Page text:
Michigan played the University of Notre Dame on Sept. 10 in the first true night game ever held at Michigan Stadium. Michigan and Notre Dame are ranked first and third in all-time college football victories. Michigan has won, I believe, 887 games all time, and Notre Dame is only a few behind. It is an intense rivalry between two great schools, and 2011 was no exception. This game started at 8 p.m. EDT; it still was rather warm in the stands, but nothing like the week before. Michigan averages more than 112,000 in attendance, but for this game, they managed to pack 114,804 into the stadium. The price of everything was up – tickets were $15 each more expensive than the week before; program prices were tripled to $15 a copy. The university had installed a new lighting system, thus the first true night game, although in previous seasons, we have had sort of a lighting system for 3:30 games late in the season, this lighting provided by an outfit out of Iowa with big trucks that has light towers that extend up and out, much like the mast of a drill rig, and the trucks tow big generators to run the lights.

The Notre Dame game got off to a bad start for Michigan. It looked like the Irish were going to run us into the local river – the Huron. Michigan began to play a little better as the game wore on, but a victory looked pretty doubtful until the last minute and 12 seconds. In that short time period, Michigan scored, to finally take the lead. Notre Dame came back to score to re-take the lead with 30 seconds left, and it looked like the game was over. However, in an amazing feat, Michigan drove 80 yards in 28 seconds to win the game with .02 seconds left on the clock – three touchdowns in 1 minute 12 seconds.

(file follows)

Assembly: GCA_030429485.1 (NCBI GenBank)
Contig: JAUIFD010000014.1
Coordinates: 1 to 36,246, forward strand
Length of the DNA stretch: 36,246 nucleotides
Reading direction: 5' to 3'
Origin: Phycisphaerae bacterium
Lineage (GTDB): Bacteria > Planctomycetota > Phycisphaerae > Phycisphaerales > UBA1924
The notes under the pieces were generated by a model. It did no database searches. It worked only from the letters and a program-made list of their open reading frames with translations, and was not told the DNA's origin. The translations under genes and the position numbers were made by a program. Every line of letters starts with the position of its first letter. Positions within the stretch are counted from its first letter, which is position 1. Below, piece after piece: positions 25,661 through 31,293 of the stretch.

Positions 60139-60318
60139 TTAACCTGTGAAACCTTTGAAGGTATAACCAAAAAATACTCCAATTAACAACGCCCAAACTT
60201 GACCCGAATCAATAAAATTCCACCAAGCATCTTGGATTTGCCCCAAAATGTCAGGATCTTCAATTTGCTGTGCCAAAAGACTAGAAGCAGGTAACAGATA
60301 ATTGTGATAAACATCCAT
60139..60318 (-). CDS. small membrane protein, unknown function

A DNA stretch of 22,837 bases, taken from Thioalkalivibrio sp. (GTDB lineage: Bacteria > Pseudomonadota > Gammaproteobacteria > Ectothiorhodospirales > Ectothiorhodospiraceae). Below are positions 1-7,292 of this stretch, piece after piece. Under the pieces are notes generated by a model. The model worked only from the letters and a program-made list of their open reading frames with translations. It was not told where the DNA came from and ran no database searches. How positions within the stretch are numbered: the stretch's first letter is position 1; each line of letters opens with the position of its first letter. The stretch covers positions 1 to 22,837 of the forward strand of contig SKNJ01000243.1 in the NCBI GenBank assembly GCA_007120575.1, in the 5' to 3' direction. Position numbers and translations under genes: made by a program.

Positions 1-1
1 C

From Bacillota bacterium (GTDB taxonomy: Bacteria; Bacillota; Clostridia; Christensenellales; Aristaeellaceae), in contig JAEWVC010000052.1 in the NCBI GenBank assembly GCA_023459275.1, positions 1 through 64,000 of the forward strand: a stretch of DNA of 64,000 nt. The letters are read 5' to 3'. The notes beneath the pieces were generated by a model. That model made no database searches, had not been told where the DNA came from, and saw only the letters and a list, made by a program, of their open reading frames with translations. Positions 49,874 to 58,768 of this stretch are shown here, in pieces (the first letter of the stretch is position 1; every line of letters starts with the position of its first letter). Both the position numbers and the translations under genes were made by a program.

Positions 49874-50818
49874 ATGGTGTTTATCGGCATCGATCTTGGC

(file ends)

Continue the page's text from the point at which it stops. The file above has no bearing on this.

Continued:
In all the hundreds of games that I have seen at Michigan Stadium, this had to be the craziest. In addition to the wild happenings on the field, the fans stood up for about 95 percent of the plays, the noise was almost deafening, and U of M gave out free pom-poms that fans were waving in such a manner that it was difficult to see even when standing. To my friend Jerry Sherman, we had Michigan-leaning officials; in fact, I would say the opposite was true, in that replay showed that Michigan got the wrong end of several calls.

My son-in-law, Scott Coleman, who coaches high-school football and baseball, flew in from Virginia to attend this game with me. We had a heck of a time getting back home, as the buses to take us back to our parking area were very late and so overcrowded that we had to stand all the way back – not fun when driving on a freeway, which we did. We also had to go to three places to find me a snack, since we had eaten “dinner” at 4:30 p.m., and I was hungry. We got to bed at 2:45 a.m.; I was one tired-out old guy. When I got up Sunday morning, Shirley and Scott were watching highlights of the game on TV. I have to admit, it was nice to see U of M be the star of some highlights for a change, as we have had three bad seasons prior to 2011.

I thought that my experiences might provide some comic relief for you readers, especially as Sunday, Sept. 11, was the 10th anniversary of a really, really bad day in and for the United States. Next month, I’ll get back to writing about water well and ground water topics. In the meantime, work hard, work safe, and take some time to do some nutty or crazy things just for the fun of it.